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A record whose strength is also its weakness.
on 16 March 2001
Will Oldham adopts perhaps his most accessible persona yet with this material, but look closer and beneath the welcoming smile tends to be a verbal switchblade. Having adopted so many monikers and disguises (indeed even his current name can be seen as referencing the fugitive nature of both Bonnie Prince Charlie & Billy The Kid/ William Bonney, rather than the more benevolent nod to Nat 'King' Cole) Oldham seems proudest of his latest endeavour.
In terms of contemporaries "Ease Down The Road"s obvious reference point is to the works of Nick Cave, indeed Johnny Cash covered Cave's chilling "The Mercy Seat" as well as Bonnie "Prince" Billy's "I See a Darkness" on last year's "Solitary Man III". Oldham inhabits the same milieu of the Southern Gothic tradition, heavily informed by the Old Testament. Here the battle between love & hate is joined in the style favoured by "The Night Of The Hunter".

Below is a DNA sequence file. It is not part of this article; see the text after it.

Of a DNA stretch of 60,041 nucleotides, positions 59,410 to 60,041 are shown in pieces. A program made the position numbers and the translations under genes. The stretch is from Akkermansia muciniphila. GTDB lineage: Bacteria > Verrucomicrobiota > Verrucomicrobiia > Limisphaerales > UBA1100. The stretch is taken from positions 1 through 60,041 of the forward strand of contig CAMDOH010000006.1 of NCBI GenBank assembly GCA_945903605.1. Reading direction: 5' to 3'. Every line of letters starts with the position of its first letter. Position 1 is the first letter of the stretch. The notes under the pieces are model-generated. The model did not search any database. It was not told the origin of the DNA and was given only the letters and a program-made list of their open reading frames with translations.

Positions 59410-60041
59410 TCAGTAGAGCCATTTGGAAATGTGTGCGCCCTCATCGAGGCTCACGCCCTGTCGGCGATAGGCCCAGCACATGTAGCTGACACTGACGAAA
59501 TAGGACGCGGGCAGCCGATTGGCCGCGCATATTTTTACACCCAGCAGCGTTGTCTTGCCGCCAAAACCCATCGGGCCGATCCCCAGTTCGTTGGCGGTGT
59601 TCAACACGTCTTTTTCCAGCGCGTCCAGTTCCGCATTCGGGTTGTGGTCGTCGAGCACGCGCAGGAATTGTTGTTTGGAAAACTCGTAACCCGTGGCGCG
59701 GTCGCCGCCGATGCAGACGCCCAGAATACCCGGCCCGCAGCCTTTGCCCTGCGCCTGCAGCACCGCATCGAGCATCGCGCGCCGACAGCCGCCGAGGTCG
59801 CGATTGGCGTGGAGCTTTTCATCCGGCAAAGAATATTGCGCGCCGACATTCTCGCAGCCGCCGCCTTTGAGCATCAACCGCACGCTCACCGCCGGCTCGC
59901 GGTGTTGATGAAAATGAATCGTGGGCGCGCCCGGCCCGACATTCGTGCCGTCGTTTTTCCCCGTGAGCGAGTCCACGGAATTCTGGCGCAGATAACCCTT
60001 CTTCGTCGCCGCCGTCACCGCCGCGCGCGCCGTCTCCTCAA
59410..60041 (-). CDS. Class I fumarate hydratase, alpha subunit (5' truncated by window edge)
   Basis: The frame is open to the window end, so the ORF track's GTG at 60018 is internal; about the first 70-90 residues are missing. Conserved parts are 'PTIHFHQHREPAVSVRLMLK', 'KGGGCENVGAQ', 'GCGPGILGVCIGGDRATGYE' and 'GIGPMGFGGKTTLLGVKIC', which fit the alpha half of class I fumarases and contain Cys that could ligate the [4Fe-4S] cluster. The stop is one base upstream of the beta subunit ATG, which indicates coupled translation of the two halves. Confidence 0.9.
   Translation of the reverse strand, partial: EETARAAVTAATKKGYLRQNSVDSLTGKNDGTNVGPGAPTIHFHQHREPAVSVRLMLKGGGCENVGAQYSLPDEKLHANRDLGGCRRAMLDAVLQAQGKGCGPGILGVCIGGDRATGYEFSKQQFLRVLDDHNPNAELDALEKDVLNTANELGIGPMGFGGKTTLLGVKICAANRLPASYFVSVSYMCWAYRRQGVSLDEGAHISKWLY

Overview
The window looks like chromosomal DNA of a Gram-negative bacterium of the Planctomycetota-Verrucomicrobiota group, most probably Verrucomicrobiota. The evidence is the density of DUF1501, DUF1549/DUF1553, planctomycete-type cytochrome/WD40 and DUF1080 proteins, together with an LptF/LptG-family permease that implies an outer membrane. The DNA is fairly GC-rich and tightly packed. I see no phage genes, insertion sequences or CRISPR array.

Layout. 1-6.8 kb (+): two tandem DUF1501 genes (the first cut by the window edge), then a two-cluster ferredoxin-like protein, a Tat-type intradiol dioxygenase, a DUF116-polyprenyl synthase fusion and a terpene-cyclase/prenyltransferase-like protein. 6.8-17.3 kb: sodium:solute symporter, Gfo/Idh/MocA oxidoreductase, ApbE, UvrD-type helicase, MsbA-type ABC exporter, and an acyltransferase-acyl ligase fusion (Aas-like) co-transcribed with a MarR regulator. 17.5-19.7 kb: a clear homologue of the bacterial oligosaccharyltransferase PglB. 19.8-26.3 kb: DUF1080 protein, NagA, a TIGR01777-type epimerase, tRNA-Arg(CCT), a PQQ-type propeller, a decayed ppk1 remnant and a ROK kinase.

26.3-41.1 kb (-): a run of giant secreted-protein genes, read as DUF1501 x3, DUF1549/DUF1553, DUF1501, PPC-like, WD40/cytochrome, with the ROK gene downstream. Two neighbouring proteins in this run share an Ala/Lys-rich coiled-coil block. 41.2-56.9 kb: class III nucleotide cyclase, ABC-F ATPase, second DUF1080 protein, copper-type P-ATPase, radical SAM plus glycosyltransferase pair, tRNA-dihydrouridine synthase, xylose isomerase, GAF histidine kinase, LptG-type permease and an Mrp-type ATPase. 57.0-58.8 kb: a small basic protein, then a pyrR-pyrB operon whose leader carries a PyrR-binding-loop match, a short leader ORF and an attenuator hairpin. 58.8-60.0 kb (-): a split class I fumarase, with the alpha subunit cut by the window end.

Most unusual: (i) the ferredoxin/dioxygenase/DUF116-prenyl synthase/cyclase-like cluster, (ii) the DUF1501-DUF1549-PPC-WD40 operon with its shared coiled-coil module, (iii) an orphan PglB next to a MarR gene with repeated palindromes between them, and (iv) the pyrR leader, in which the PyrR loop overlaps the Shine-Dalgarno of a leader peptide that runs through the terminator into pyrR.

These are tales redolent of an older more primal America, far removed from the homogenized culture of Starbucks, Oldham uses a curiously formal style of language eschewing modern colloquialisms & delighting in the arcane.
These songs are suffused with sensuality, full of illicit passion & longing. Even a song as majestically beautiful as "After I Made Love to You" is really a paean to the joys of adulterous coupling. It is this piece which is the zenith of "Ease Down The Road" where the duet with Freakwater's Catherine Irwin hints at transcendence and provides a sublime experience. The rest of the record proves a disappointment in comparison to these stellar heights, but for "After I Made Love to You" alone this is music worth investigating.